P=V*A. Most of us learned this formula early on in our educational cycle. Watts equals Volts times Amps.
In the solar industry, watts are used to measure output under standard test conditions (lab utopic conditions for a crystalline solar cell or module). My earlier blog entries address the issues of relevance of the testing protocol, so for this time, I want to ask you if you know what a watt is, what does it do for you, and if any other question is really important for you to determine your own needs? I’m a person who has been in the solar industry for 17 years running and I still can’t see its importance for off-grid applications.
ICP has twice changed the paradigms of the industry and we’re about to do the same. I won’t be so naive as to post our strategy for 2006 because I know that our competition, which often mimics ICP, are avid readers of this blog and our websites. What I will write is that a huge shift is about to occur in the off-grid industry and we’re going to lead the way.
I can already sense that retailers, who have become aware of the legal challenges of certain “characters” in our industry that are selling fake-rated panels, are going to move up the quality ladder in terms of offering products that are fairly rated if only because they care about their reputations. West Marine, the world’s largest marine accessory retailer, dumped a certain vendor recently because of their totally faked ratings. When WM discovered the “watt fraud”, they turned to ICP for legitimate solutions and are now enjoying tremendous uptake in customer satisfaction and sales rates.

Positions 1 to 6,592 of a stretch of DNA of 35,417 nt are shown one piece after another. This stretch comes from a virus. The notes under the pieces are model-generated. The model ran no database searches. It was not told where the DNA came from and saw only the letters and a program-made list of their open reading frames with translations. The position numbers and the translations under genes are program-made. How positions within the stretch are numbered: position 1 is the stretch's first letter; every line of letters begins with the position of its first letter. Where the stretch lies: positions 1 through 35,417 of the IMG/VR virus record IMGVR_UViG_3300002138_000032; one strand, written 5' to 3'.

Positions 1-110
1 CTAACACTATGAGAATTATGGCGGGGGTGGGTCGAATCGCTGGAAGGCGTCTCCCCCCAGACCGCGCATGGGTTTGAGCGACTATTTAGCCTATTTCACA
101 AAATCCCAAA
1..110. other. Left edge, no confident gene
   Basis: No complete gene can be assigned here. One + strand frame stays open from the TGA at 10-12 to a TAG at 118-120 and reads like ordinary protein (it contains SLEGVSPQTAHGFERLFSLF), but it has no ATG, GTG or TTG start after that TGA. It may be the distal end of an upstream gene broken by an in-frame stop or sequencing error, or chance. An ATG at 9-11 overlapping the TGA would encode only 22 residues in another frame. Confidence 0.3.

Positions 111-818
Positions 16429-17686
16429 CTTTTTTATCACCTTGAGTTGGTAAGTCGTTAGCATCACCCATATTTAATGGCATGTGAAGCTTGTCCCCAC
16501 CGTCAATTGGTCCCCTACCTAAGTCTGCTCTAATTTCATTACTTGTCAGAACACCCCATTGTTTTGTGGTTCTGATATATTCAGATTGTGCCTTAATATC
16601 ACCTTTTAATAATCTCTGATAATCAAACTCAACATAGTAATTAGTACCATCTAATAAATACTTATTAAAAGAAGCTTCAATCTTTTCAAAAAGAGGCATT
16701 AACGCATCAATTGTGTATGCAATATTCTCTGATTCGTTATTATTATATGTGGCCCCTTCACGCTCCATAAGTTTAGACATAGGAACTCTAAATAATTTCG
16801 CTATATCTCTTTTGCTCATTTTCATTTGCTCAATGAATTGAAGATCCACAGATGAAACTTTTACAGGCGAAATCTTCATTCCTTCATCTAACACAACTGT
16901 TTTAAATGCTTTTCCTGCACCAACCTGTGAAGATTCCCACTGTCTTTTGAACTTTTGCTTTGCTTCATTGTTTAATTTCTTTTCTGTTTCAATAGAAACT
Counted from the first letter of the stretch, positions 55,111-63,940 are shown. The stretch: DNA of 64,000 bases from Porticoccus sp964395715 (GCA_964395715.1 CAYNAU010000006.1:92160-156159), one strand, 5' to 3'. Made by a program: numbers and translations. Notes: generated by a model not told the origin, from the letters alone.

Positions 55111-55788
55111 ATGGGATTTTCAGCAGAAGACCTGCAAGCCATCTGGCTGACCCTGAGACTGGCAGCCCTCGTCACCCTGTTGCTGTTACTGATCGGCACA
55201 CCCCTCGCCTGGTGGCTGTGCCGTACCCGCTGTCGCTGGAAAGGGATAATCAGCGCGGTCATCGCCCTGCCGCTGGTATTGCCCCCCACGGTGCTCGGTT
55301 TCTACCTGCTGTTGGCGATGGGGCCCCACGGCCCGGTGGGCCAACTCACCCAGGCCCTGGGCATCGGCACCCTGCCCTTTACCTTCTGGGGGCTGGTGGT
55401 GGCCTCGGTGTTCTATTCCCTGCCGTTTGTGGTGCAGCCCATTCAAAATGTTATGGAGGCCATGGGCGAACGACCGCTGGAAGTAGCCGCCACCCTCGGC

The next step will be for retailers to govern themselves according to an agreed industry standard beyond simply the wattage rating. Costco, to their credit, agreed to testing panels BEFORE putting them on their shelves to verify conformity with ALL legal requirements. As a result, ICP was selected as vendor on this basis. The vendor they had originally chosen refused to even submit samples for testing…what does that tell you about their confidence in their product?
In Canada, Canadian Tire launched a new range of solar panels and I’m hoping that their Eliminator brand products will now meet their rated claims and that they will also advise consumers of the true final power output after degradation in the sun (sadly they are made by the vendor who was “outed” in Kenya). This is something we’ve been pressing them to do for over a year. In the USA, its my hope that Northern Tools, Brunton, Sportsman’s Guide, Harbor Freight and others are all watching these moves and decide to join the trend towards equity in ratings, even if all they finally report are the true initial “watts” of their products. That would be a nice change towards truth in advertising. Despite the fact that it may mean significant changes to their current range of products, I do believe their growth in the industry will be enhanced by such moves to quality solutions.
Another paradigm shift is in the explanation of “total system cost”. When you rate the cost of a solution, we will soon help you understand the “total” cost of the system which includes everything from parts to labor to warranty. There are hidden costs in using panels that degrade over time, labor to install and mountings that no solar vendor today tells you about. What you want to know is..how much is my total cost, how long will it last and what is it really going to do for me? So we’ll even tell you savings compared to traditional energy sources!
And the last thing we’ll do is to get rid of “watts” as a measure of anything to compare with. The speed of charging your battery for your particular application and how quickly your electronics or appliances discharge them, is what you really care about.
After all, Watt is a question, not an answer. You want answers. We’ll provide them.
Tata for today,